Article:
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Please help me my head is ready to blow

#include<stdio.h>
int main(void){
    unsigned short sum1=0;unsigned short counter=0;

    printf("Enter the number of integers you want to sum\n");scanf("%hd",&counter);
    for (unsigned int i=1;i<=counter;++i)
    { 
        printf("The i is %d and the sum is %d\n",i,sum1);
        sum1 =0;// 2 iteration sum =0;
        printf("The i is %d and the sum is %d\n",i,sum1);

        for(unsigned int j=1;j<=i;++j)
            sum1 =sum1+j;// 1 iteration sum=1;
        printf("The i is %d and the sum is %d\n\n",i,sum1);
    }
return 0;
}

Until now the book I read In the nested loops used to put curly braces But not in this example... Question 1) Why in the second iteration sum will be 3 and not 2 (I ask this because sum initializes to 0 before go to the nested for ) ? Question 2) Why when I want to printf() the j hits error ? Can anyone explain me EXACTLY HOW THIS PROGRAM WORKS ? I mean 1st iteration,2nd Iteration.... Thank you Brothers....

share|improve this question
    
@haccks as much an improvement your edit makes to the code structure, I think it kind of takes away from the question, which was about understanding the confusing block of code. By reformatting it, you have removed most of the confusion. –  Jordan Sep 11 '13 at 18:42
    
@Jordan; I did this for OP. –  haccks Sep 11 '13 at 18:52
1  
@haccks That's fine, I'm not saying if I think what you did was bad or anything, but anyone else coming to this question for help might not understand what this question was really about. (Which is probably an unlikely event anyway :P ) –  Jordan Sep 11 '13 at 18:54
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2 Answers

up vote 3 down vote accepted

This code:

for (unsigned int i=1;i<=counter;++i)
{ printf("The i is %d and the sum is %d\n",i,sum1);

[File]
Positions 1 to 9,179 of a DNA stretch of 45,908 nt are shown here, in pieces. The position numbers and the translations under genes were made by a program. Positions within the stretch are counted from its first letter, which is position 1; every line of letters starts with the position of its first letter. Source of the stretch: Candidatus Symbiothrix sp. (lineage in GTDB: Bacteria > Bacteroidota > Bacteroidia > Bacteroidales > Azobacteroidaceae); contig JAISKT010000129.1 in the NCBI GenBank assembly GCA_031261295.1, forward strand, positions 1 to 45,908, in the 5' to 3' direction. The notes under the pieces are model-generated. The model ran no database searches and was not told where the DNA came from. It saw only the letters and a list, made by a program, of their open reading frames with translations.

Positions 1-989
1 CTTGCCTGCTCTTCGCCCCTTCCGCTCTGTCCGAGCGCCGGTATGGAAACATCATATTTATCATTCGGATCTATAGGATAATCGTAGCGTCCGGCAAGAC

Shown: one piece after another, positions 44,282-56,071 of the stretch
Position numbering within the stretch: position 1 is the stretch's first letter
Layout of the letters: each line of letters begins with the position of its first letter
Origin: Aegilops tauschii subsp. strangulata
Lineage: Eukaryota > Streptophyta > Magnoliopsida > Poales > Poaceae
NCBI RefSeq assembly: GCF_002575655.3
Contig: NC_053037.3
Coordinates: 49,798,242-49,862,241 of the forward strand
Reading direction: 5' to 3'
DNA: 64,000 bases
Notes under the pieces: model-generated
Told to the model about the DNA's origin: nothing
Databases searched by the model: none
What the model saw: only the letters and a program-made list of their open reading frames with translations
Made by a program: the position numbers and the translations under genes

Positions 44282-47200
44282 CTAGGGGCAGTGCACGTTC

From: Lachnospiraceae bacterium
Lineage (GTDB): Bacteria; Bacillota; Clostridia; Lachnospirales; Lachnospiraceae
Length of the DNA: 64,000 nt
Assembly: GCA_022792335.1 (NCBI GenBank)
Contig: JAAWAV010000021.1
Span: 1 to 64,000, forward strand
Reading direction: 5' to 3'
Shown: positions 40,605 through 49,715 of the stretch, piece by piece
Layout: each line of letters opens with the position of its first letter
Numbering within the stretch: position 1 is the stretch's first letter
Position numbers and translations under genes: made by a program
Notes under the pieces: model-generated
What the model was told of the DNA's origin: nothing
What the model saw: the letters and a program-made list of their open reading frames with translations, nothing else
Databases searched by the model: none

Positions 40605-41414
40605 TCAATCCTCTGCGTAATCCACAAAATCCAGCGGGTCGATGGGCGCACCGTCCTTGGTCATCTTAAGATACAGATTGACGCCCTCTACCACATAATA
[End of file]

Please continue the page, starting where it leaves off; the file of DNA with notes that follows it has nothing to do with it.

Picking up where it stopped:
sum1 =0;// 2 iteration sum =0;
printf("The i is %d and the sum is %d\n",i,sum1);
for(unsigned int j=1;j<=i;++j)
sum1 =sum1+j;// 1 iteration sum=1;
printf("The i is %d and the sum is %d\n\n",i,sum1);}

is equivalent to:

for (unsigned int i=1;i<=counter;++i) { 
    printf("The i is %d and the sum is %d\n",i,sum1);
    sum1 =0;// 2 iteration sum =0;
    printf("The i is %d and the sum is %d\n",i,sum1);
    for(unsigned int j=1;j<=i;++j) {
        sum1 =sum1+j;// 1 iteration sum=1;
    }
    printf("The i is %d and the sum is %d\n\n",i,sum1);
}

This is because in for-loops without braces, only the very next line is included in the loop.

Now in the first iteration, you will get:

"The i is 1 and the sum is 0"
"The i is 1 and the sum is 0"
"The i is 1 and the sum is 1" //Enters inner for-loop

Second:

"The i is 2 and the sum is 1" //Hasn't reset yet
"The i is 2 and the sum is 0" //Reset
"The i is 2 and the sum is 3" //Sum was 0, then added 1 when j was 1, 
                              //then added 2 when j was 2

Now, the reason you can't print j, is because your printf statements are all outside of your inner for-loop, so j is not defined :)

share|improve this answer
    
No it isn't equivalent... With {} prints more results.... I understand that the printf() inside the nested loop printed ONLY when i=j; And that the nested for every time is being initialized!!!! Is this Right? –  paulakis Sep 11 '13 at 18:30